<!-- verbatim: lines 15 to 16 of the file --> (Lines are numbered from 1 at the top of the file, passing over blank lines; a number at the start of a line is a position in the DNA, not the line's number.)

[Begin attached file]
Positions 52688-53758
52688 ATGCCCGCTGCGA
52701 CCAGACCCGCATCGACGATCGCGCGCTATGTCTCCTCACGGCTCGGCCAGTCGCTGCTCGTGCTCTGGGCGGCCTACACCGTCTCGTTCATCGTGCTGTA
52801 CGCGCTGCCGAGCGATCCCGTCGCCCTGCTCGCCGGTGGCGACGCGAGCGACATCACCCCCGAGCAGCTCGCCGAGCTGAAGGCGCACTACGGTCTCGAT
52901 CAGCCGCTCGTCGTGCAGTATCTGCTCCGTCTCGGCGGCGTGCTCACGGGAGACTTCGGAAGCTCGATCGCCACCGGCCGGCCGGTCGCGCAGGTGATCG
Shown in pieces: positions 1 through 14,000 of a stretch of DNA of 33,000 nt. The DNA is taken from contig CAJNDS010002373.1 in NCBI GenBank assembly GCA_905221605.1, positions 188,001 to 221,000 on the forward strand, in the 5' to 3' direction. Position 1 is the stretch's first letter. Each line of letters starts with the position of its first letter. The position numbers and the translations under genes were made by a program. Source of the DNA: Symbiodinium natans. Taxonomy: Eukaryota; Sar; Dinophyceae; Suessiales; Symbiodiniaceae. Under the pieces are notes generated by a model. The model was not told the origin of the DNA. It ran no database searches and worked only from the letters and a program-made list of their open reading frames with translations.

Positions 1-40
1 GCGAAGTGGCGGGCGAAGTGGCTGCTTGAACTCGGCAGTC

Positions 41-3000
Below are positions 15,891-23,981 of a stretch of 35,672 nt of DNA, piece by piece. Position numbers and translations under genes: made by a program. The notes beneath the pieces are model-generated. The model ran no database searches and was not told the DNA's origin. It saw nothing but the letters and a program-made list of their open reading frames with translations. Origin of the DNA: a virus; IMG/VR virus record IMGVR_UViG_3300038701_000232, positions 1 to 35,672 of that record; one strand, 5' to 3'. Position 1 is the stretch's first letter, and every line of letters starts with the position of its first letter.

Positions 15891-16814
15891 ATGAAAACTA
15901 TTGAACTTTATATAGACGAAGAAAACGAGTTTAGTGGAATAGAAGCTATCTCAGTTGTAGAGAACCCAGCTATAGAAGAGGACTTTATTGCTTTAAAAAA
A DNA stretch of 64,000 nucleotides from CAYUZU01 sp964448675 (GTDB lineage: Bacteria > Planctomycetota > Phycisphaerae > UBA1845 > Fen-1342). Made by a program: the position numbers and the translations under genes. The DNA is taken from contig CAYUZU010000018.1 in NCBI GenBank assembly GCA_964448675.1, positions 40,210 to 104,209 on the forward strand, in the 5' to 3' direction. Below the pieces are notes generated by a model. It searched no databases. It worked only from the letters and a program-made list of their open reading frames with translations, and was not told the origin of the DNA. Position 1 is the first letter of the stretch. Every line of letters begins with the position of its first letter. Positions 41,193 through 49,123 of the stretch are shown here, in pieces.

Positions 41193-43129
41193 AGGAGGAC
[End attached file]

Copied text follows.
Positions 41193-43129
41193 AGGAGGAC